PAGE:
Has Final Cut Pro finally improved on the M4 iPad Pro?

Final Cut Pro, M4 iPad Pro

In the past two weeks, I’ve been exploring the latest version of Final Cut Pro for the iPad. This app, released last year, was initially criticized for its limited features and usability. However, with the release of the new version, I have been pleasantly surprised to discover the joy of using it, despite its shortcomings.

The new version of Final Cut Pro for iPad, confusingly named “Final Cut Pro for iPad 2” (although it is compatible with all current iPads), was launched this week. One of the most significant additions to this year’s release is not actually a Final Cut Pro feature, but a separate app called Final Cut Camera. This standalone app for the iPhone offers advanced camera controls, similar to Blackmagic and Kino apps. While it doesn’t support custom LUTs like the other two apps, it can be used in conjunction with Final Cut Pro on the iPad to record Live Multicam sessions with footage streaming from up to four iPhones or iPads. This new feature is particularly useful for video podcasts, as it enables users to monitor footage, zoom in, and make on-the-fly adjustments such as changing white balance and focus mode.

During my editing sessions, Final Cut Camera has been helpful in alerting me to overexposed areas in my footage, prompting me to adjust the background settings. Although the previews are compressed, they still look great. Once the recording session is finished, the full-quality files are transferred to the iPad running Final Cut Pro and rendered. Surprisingly, this process is faster than I had anticipated. In just a few minutes, my 10-minute session with three iPhones was available for editing. A new transfer indicator window provides updates on the progress of the transfer.

However, despite the introduction of the Multicam feature, it is disappointing to note that Apple has made few other improvements to enhance the Final Cut Pro for iPad experience. One notable enhancement is the addition of external hard drive support, which was previously absent. However, Apple’s handling of file management in Final Cut Pro for iPad (and iPadOS) remains inadequate. All media files must be stored within the FCP Library files, and the library file must be stored on either the internal or external drive. This limitation means that users cannot split their media across multiple drives or utilize cloud storage effectively. Furthermore, the constant need to duplicate files from one location to another is a cumbersome process.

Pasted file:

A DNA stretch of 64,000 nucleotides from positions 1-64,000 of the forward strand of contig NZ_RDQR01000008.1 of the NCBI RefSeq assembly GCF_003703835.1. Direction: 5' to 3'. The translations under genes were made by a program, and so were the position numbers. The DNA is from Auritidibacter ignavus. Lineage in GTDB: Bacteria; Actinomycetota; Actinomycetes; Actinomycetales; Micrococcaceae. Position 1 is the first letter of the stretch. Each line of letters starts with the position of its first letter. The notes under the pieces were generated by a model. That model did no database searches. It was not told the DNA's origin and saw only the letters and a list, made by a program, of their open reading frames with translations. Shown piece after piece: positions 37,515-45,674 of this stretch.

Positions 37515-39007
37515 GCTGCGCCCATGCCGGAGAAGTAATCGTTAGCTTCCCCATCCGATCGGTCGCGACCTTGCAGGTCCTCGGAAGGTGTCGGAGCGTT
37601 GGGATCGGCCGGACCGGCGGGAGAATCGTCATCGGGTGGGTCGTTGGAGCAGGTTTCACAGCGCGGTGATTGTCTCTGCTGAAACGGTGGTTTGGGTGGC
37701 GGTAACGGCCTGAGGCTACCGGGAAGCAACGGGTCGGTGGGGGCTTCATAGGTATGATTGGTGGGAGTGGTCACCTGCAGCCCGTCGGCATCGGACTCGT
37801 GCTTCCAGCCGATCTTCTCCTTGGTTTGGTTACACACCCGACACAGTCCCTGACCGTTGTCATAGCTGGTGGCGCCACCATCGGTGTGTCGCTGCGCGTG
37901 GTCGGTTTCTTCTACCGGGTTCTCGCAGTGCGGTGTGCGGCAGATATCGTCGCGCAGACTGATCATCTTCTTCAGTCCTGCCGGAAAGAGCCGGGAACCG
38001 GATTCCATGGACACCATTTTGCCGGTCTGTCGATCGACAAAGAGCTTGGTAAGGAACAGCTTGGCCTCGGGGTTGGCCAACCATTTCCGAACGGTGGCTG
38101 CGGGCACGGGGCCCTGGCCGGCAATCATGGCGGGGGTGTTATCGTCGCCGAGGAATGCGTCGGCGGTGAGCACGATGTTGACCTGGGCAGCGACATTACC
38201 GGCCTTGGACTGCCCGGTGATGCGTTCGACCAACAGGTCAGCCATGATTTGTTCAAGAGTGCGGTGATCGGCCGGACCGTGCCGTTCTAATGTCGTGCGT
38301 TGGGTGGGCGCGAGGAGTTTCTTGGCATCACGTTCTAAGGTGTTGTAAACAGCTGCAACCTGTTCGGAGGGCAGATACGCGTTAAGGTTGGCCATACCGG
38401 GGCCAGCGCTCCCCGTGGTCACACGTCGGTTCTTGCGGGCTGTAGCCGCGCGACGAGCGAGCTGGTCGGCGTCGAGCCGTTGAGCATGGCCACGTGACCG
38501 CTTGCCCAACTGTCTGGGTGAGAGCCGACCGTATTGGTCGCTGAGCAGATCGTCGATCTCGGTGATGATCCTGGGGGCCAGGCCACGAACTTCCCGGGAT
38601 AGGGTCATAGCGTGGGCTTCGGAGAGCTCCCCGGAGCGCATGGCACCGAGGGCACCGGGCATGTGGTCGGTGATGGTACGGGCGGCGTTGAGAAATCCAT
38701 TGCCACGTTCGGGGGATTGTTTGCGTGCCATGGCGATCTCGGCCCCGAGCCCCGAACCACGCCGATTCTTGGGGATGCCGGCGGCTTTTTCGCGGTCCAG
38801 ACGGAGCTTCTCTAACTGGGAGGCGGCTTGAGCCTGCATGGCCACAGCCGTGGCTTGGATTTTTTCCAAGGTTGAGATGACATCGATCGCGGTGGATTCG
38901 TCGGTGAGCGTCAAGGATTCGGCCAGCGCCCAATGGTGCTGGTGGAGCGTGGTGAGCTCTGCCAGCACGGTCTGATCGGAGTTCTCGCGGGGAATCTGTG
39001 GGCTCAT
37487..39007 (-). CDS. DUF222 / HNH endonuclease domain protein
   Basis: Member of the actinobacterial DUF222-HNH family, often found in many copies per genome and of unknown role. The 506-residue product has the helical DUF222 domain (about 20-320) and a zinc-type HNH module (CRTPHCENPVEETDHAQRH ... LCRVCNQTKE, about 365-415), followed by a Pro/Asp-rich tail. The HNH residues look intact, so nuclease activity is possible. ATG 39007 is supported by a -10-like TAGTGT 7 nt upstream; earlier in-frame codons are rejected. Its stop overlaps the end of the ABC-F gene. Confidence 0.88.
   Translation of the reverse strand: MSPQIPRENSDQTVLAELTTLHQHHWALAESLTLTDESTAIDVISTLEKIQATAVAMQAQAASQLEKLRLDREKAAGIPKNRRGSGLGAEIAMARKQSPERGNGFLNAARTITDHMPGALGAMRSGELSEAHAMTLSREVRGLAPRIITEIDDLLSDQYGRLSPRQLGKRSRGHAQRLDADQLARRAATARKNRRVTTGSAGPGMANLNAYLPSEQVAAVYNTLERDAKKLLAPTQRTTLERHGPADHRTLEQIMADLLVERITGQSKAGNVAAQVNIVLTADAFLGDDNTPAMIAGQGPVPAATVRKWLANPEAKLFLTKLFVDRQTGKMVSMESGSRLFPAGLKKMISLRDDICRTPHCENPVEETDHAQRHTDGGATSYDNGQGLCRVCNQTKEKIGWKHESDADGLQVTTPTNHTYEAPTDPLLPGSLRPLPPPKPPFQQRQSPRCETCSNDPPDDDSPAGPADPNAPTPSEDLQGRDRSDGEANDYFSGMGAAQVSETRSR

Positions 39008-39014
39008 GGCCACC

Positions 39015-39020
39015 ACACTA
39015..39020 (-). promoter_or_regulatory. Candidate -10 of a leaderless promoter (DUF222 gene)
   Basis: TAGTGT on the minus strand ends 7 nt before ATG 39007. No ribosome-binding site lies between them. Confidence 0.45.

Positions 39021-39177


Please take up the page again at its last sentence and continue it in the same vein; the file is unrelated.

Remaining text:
While Final Cut Pro on the iPad includes unique features such as Live Drawings, which allows users to draw animations directly onto their clips using an Apple Pencil, there are still significant video editing features missing. These include compound clips, folders, adjustment layers, post stabilization, curves for color grading, project sharing between devices, custom LUT support, 360-video support, object tracking, and linear keyframes. These omissions can be frustrating and hinder the editing flow, forcing creative decisions based on software limitations.

Despite the limitations, Final Cut Pro for iPad remains my preferred choice among mobile video editing apps. Although the market for such apps is highly competitive, with popular options like CapCut and DaVinci, I find myself consistently drawn back to Final Cut Pro. This is primarily due to the overall experience it offers. Apple has designed it as a “touch-first” app, and once users become familiar with the controls and limitations, they can enjoy a more immersive editing experience. The use of touch controls and gestures, such as the jog wheel and the sidebar, make editing more intuitive and engaging. While it may not be as efficient as using a mouse and keyboard, there is a certain charm and tactile feel to editing with your hands.

Moving forward, it would be ideal for Apple to address some of the missing features in order to fully realize its vision of a capable and touch-first Final Cut Pro. By adding features such as the ability to import complete folders, organize files into separate folders or bins, and utilize the haptic squeeze function of the Apple Pencil for editing purposes, Apple can enhance the usability and efficiency of Final Cut Pro for iPad. With these improvements, Final Cut Pro could truly thrive as a powerful video editing tool on the iPad platform.

In conclusion, while Final Cut Pro for iPad still has room for improvement, the overall experience it offers is enjoyable and immersive. Apple’s focus on a touch-first approach and its attention to intuitive controls make it a preferred choice among video editors. By addressing the missing features and enhancing the file management system, Final Cut Pro for iPad has the potential to become a dominant force in mobile video editing.

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